|  Length:|| 74' 7"|| 22.7 m|
|  Height:||28' 5"|| 8.6 m|
|  Wingspan:|| 93' 3"|| 28.4 m|
|  Gross Weight:|| 44,900 lb|| 20,362 kg|
|  No. of Engines:|| 4|
|  Powerplant:|| Pratt & Whitney R-2800|
|  Horsepower (each):|| 2400|
|  Cruise Speed:|| 225 mph|| 362 km/h|| 195 kt|
|  Max Speed:|| 312 mph|| 502 km/h|| 271 kt|
Examples of this type may be found at
404 on display
Mid-Atlantic Air Museum
| || || || |
Recent comments by our visitors
| Jefferson Brooks|
Yucca Valley, CA
| I flew this wonderful airplane as Captain on her final flight October 4, 1991.
JR was my "co-pilot".. A finer stick and rudder man I've never met. I flew the Lockheed T-33 the day before out of the main Paris TX airport.
We had to cut the trees down on both sides of the tiger airport to get the Martin out and over to the "paved strip". But first, my brother mike and I had to drive 40 plus miles to who knows where to pick up 200 gallons of 100LL in 4 / 55 gallon barrels , then drive it back in a truck with little to no breaks.....
I'll never forget it. It was and has remained my most memorable flight! I have a ton of pictures from those two wonderful days in October.
Jefferson C. Brooks ATP/CFI
02/22/2015 @ 13:23 [ref: 68947]
| Harold Day|
| Originally from Cedar Key, Florida (born 1948), have fond memories of arriving at night in Gainesville, Florida in the late 50s, early 60s on an Eastern Airline Martin 404. My parents would fly me back down for a few weeks with my grandfather, before they would arrive on vacation to return me to Memphis. Recall often would be allowed into the cockpit on the final leg into Gainesville –the “old” pilots would treat a red headed little boy to the treat of seeing the panoply of South Georgia and North Florida from the best seat in the house. Became a multi-engine, instrument rated commercial pilot later in life – most likely based much on trying to re-create this experience. The Martin 404 is the first aircraft that springs into my mind whenever hear the word airliner. Miss them. |
12/11/2012 @ 03:42 [ref: 67406]
| David Forrest Sharpe|
| Seeing these pics brings back happy memories from my childhood;Southern Airways 404s called at my hometown of Huntsville,AL in the 60's.My late father flew on them when he would go on TDY.Though I never got to fly in one,they remain my favorite commercial twin prop of all time:)! |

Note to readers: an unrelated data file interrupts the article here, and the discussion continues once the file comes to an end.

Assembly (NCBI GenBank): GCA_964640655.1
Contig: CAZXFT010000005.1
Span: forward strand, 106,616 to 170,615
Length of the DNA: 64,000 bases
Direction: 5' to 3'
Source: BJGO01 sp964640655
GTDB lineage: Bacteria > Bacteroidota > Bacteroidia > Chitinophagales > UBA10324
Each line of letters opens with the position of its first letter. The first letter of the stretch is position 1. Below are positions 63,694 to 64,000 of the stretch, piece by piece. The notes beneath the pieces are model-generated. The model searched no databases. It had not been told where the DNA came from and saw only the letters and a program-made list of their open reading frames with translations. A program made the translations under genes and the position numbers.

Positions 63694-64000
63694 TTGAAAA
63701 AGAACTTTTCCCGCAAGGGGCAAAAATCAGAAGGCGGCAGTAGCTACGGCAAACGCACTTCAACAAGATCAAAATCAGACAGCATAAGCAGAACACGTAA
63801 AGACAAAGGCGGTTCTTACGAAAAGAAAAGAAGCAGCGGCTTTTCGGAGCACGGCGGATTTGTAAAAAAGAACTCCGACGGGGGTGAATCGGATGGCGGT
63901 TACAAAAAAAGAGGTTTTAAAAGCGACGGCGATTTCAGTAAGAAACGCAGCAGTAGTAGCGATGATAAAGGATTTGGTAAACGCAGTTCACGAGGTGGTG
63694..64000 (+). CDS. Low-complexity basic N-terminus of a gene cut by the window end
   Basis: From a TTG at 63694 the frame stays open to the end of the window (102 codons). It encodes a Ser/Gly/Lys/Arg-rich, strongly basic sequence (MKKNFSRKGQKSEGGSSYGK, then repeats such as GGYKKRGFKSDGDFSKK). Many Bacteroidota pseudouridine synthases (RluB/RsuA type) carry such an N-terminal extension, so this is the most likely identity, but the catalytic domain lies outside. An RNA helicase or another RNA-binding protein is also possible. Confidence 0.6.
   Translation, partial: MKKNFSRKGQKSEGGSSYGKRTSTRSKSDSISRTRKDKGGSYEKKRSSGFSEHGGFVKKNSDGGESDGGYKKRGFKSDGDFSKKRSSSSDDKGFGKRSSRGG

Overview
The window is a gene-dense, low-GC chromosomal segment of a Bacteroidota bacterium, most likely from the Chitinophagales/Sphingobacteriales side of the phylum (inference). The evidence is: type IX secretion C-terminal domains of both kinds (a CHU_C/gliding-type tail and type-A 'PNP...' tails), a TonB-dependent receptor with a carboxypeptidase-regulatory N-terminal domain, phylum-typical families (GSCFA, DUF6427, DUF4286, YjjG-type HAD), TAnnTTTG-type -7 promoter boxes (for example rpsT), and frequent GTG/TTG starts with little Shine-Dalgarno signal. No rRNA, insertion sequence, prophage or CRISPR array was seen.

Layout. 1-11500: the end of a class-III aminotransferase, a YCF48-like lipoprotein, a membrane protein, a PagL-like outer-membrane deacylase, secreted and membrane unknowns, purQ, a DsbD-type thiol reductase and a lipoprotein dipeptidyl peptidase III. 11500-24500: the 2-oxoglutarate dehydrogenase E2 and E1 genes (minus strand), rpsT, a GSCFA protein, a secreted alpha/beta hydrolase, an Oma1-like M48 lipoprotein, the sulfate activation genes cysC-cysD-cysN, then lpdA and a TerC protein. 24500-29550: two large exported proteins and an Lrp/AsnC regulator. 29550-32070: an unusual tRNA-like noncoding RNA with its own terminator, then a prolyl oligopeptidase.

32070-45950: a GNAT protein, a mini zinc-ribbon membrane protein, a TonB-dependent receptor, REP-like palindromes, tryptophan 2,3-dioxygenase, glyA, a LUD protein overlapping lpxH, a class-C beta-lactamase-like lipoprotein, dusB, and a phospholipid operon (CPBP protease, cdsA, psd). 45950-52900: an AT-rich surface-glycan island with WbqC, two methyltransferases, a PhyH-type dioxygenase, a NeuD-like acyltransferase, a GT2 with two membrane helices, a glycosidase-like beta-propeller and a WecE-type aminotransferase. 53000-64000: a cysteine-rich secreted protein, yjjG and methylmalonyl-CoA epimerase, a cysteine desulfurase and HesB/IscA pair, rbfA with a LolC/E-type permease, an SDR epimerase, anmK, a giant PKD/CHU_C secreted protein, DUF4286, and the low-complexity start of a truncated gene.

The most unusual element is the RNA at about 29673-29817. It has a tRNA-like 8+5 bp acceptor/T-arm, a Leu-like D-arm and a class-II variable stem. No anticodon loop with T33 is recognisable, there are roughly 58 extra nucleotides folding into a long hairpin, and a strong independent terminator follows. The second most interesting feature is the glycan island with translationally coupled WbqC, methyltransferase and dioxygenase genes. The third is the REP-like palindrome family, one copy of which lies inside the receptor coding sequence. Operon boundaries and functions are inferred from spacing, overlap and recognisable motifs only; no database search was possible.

11/24/2011 @ 08:01 [ref: 50494]
| Tom Howard|
The Martin 404 did not have 4 engines. Only 2.
09/02/2011 @ 10:32 [ref: 48393]
| Ken Ulrich|
| I flew the M-404 as f/o and Capt from 1962 to 1973 Once you understood that the Martin was designed to operate on the short 4000 ft runways, and you flew it accordingly, like not carrying extra airspeed on approach, and then try to force it to land, you were home free. failure to do so gave you memories of a very bouncy landing, very embarassing, it would fly thru some of the worst thunderstorms and bring you out the other side, in one piece .....Ken |
04/17/2011 @ 03:46 [ref: 37474]
| Bear S.|
| Flew the 404 for six years with Southern Airways.
Whoever said this was a bad aircraft isn't an airman, just a pilot.
06/21/2010 @ 11:50 [ref: 26616]
| I passed through Toco, TX last week. The Martin 404 is still there. I took some pictures and will try and post one. Sadly, she is in disrepair.
02/21/2010 @ 16:33 [ref: 25761]
| Bruce Zummo|
| The Martin 404 is still in Texas! It is the only remaining aircraft left from the Flying Tigers Museum. Junior's son, "Sam" is the current owner. The plane last flew in 1991 and was last "run-up" between 1994-1995 around the same time that Junior passed away. If you have any further questions, please feel free to ask. I talked with Sam just this morning! |
01/18/2010 @ 12:24 [ref: 25595]
| John Bellah|
La Habra,, CA
| In 1976 I flew in a Martin 4-0-4 from Ft. Lauderdale, FL to the Bahamas. After take off, the flight attendant went on the P.A. "Welcome aboard Mackie Airlines DC-6 service to Freeport, in the Bahamas..."
My initial reaction is if we were aboard a DC-6 we're in serious trouble as we're missing two engines!
01/17/2010 @ 16:00 [ref: 25591]
| Tom Sanford|
| The photo labeled Martin 404 in USAF colors is in fact not a Martin 404, but a C-131, the military version of the Convair 440. She and the Martin are close look-a-likes. |
12/30/2008 @ 23:43 [ref: 23385]
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